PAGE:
Bed time (nishi)

Implications: This time is indicated to treat the diseases of head and neck.[Sha. Sa. Purva khanda 2/12][2], [A.Hr.Sutra Sthana 13/41][1], [A.S.Sutra Sthana 23/22][3] It is also indicated to treat psychiatric diseases. The medicines in different forms are given for reducing body bulk (lekhana), nourishing (brimhana), digestive (pachana) and pacifying (shamana) purpose.

In between two meals

(If meals are taken in morning and evening, then medicine is given in afternoon)

Synonyms: Antarabhaktam, bhaktasyamadhyam

Implications: This time is indicated when the digestion of food is complete. It is indicated for those having good digestive capacity [A.S.Sutra Sthana.23/19][3] and persons suffering from mild diseases.[Ka. Sa. Khila Sthana 3/49][4] The medicine given at this time is good for heart (hridya), gives more strength to mind (manobalakara), increases the digestive capacity (deepana) and wholesome (pathya).[Su.Sa.Uttara Sthana.64/75][5]

Factors for deciding time of administration

The time of administration depends on following factors.

  1. Biological rhythm of dosha at that time and its role in pathogenesis of disease
  2. Food and drug interactions, presence of food, digestive juices in stomach that can interfere with efficacy of drug
  3. Vata dosha is responsible for transport of medicine to the receptor site. Type of vata dosha involved in pathogenesis of disease is considered.
  4. Form of medicine that can achieve highest efficacy at that time.
  5. Age, physiological condition of person like pregnancy, lactation etc., strength of person.

Time of administration based on form of medicine

  • Empty stomach: Decoction [Sha.Sa. Purva khanda.2/3][2]
  • Before and after meals: Electuaries (avaleha) for digestion (pachana)
  • With each morsel: Medicines in powder, electuary and tablet form. [A.S.Sutra Sthana 23/22][3]
  • In between two morsel: Electuaries [Su.Sa.Uttara Sthana 64/82][5]

Contemporary views and current researches

The study of variable effects of drugs given at different times influenced by biological rhythms is called chrono-pharmacology. The drugs administered at different timings show different activity profiles. Their action, absorption, metabolism and excretion are influenced by the circadian rhythms and body states at different timings.

It is reported that the absorption of diclofenac was significantly low, if administered in the evening as compared with the morning dosage. It also shows a delay in absorption for the evening dosage. After overnight fasting, the absorption of paracetamol is five times more than when ingested after a high carbohydrate diet.[6] The drug flurbiprofen is more effective if given in the morning than evening. It showed more significant activity in improving the symptoms like pain and spinal flexibility in rheumatoid arthritis patients. This indicates that the time of drug administration influences therapeutic efficacy.[7]

For certain drugs, the time of administration is as important as the dose and route of administration. Lipophilic drugs are absorbed faster in the morning as compared to the evening. Gastric acid secretion, gastric pH, gastric motility, gastric emptying time and gastric blood flow vary according to time of the day. These factors might have an impact over the absorption of drug.[8] A large number of drugs like analgesics, antibiotics, antitumor drugs, immunosuppressive agents, cardio vascular drugs, antidepressants show varying potency and disposition in kinetics based on the time of drug administration.[9]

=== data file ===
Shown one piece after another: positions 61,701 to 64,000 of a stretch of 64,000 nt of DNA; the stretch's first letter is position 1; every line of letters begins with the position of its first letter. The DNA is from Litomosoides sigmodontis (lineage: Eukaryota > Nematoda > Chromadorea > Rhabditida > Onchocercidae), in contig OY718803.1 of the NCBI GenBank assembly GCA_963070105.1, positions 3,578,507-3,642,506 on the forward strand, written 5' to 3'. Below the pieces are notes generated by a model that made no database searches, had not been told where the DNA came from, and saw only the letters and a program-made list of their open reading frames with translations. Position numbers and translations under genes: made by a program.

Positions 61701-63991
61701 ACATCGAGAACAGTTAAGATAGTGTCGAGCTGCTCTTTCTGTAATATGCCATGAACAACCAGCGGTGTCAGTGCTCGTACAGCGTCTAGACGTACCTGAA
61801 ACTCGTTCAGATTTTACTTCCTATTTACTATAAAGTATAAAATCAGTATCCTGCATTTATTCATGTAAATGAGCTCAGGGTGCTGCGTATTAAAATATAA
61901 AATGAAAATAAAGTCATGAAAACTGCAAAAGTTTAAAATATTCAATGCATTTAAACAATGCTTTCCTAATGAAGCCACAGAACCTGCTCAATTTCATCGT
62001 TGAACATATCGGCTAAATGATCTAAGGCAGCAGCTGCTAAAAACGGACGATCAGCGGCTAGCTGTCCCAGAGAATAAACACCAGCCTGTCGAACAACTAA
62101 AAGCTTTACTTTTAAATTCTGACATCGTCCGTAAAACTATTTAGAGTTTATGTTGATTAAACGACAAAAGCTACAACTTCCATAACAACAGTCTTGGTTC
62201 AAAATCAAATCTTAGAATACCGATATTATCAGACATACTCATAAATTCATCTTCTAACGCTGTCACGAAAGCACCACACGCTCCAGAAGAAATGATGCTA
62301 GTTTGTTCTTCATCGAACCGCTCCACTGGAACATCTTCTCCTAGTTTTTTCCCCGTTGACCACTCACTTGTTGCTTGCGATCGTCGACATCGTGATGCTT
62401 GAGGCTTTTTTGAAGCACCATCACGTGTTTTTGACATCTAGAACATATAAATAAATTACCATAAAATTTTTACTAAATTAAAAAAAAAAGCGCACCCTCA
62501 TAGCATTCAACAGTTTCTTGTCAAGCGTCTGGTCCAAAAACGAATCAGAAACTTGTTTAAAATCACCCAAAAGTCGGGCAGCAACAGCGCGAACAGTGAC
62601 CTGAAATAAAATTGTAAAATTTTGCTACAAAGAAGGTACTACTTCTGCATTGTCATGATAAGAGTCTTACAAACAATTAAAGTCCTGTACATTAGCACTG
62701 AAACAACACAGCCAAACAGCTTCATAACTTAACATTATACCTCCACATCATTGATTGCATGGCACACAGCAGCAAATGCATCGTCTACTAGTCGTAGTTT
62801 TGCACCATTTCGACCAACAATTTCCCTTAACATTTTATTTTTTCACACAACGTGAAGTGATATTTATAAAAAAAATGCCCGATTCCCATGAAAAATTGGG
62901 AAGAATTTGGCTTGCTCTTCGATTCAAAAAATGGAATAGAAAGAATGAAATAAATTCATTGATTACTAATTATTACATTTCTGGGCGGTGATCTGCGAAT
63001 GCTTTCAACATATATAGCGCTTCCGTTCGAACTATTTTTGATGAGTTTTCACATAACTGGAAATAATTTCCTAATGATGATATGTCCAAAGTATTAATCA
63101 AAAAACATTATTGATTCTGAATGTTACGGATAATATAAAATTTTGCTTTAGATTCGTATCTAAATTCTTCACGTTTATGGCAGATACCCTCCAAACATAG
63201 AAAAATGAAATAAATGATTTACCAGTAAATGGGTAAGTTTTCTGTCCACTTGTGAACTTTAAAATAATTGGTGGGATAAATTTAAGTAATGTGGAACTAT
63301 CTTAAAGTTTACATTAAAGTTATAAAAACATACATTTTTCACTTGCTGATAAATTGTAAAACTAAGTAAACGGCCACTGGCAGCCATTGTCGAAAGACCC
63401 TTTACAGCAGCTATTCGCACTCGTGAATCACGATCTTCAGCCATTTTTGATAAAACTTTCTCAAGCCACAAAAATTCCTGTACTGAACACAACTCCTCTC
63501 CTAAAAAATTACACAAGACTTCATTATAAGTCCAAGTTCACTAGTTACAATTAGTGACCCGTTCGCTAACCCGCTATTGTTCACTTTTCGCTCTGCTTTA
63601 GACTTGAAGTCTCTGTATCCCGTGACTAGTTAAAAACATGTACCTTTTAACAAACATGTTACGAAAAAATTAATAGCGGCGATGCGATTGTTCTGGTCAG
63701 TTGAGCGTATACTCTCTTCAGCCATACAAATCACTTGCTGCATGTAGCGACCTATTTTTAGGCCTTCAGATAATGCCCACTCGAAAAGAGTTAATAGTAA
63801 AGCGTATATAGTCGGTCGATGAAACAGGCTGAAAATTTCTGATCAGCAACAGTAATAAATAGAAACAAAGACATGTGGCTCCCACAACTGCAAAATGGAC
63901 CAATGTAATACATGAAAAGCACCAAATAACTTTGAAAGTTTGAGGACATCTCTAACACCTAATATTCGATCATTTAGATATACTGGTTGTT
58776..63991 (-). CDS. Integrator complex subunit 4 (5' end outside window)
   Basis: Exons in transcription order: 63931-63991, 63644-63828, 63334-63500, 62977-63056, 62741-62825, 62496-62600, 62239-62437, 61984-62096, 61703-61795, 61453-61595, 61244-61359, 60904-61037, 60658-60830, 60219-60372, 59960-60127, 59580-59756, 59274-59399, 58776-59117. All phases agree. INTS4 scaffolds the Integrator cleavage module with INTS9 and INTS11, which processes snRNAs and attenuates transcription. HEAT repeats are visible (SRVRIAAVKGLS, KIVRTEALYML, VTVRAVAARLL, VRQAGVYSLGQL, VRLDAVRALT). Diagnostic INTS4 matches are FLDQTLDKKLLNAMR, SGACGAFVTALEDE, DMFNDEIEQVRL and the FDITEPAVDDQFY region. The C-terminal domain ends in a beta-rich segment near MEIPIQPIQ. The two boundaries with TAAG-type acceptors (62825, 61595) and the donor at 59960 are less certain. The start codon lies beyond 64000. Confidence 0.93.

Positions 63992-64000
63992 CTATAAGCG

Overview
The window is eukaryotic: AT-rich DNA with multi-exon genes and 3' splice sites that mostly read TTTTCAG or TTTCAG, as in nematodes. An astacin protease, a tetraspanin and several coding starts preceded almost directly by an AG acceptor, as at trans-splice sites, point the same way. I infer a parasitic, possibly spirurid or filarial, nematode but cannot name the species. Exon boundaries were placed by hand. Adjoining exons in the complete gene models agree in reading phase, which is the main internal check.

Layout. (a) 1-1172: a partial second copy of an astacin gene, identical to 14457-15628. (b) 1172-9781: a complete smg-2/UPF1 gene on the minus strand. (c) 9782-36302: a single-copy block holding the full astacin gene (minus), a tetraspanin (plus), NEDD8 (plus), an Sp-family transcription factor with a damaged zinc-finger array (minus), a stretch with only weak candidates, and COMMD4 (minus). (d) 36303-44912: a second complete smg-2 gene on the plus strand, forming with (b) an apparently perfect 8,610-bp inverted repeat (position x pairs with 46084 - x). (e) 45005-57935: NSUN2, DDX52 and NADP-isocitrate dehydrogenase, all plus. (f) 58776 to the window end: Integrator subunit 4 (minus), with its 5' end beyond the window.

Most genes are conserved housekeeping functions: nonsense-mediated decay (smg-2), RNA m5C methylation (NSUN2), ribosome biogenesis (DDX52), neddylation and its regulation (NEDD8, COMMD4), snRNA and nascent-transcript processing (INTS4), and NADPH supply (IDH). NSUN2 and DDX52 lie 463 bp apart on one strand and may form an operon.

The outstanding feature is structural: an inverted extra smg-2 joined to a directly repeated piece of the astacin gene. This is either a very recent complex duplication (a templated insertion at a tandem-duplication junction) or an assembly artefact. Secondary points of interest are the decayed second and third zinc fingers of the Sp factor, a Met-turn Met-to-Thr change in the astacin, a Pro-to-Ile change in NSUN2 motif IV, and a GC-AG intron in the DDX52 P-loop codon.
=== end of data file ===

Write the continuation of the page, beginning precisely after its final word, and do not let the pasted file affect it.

The research on time of administration of drugs in conventional medicine in connection with the principles described in Ayurveda may provide significant inputs to reduce dosage, duration of treatment, and higher efficacy with less toxic effects.

List of theses done

  1. Srividhya H Iyer (2003). Concept of Bhaishajyakaala and its applicability in relation to agni w.s.r to Amlapitta. Department of Basic Principles. IPGT&RA Jamnagar

More information

Yonivyapat Chikitsa

Abbreviations

Cha. = Charak, Su. = Sushruta, A. = Ashtanga, S. = Sangraha, Hr. = Hridaya, Sa. = Samhita, Ka. = Kasyapa, Sha. = Sharangadhara

References

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  2. 2.00 2.01 2.02 2.03 2.04 2.05 2.06 2.07 2.08 2.09 2.10 2.11 2.12 2.13 2.14 2.15 Sharangadhara. Sharangadhara Samhita. Translated from Sanskrit by K.R. Srikantha Murthy. Reprint ed. Varanasi: Chaukhambha orientalia;2016.
  3. 3.00 3.01 3.02 3.03 3.04 3.05 3.06 3.07 3.08 3.09 3.10 3.11 3.12 3.13 3.14 3.15 3.16 3.17 3.18 3.19 3.20 Vridha Vagbhata, Ashtanga Sangraha. Edited by Shivaprasad Sharma. 3rd ed. Varanasi: Chaukhamba sanskrit series office;2012.
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  7. Pownall R, Pickvance NJ. The optimum interval between flurbiprofen doses--scheduling for circadian rhythms in rheumatoid arthritis. Br J Clin Pract. 1987;41(4):689-693.
  8. Pinar Erkekoglu, Terken Baydar. Chronopharmacokinectics of drugs in toxicological aspects: A short review for pharmacy practitioners. J Res Pharm Pract. 2012 Jul-Sep; 1(1): 3–9.doi: 10.4103/2279-042X.99670
  9. Zhang C, Yu Z, Li X, Xu Y, Liu D (2014) Chronopharmacodynamics and Chronopharmacokinetics of Pethidine in Mice. PLoS ONE 9(7): e102054. doi:10.1371/journal.pone.0102054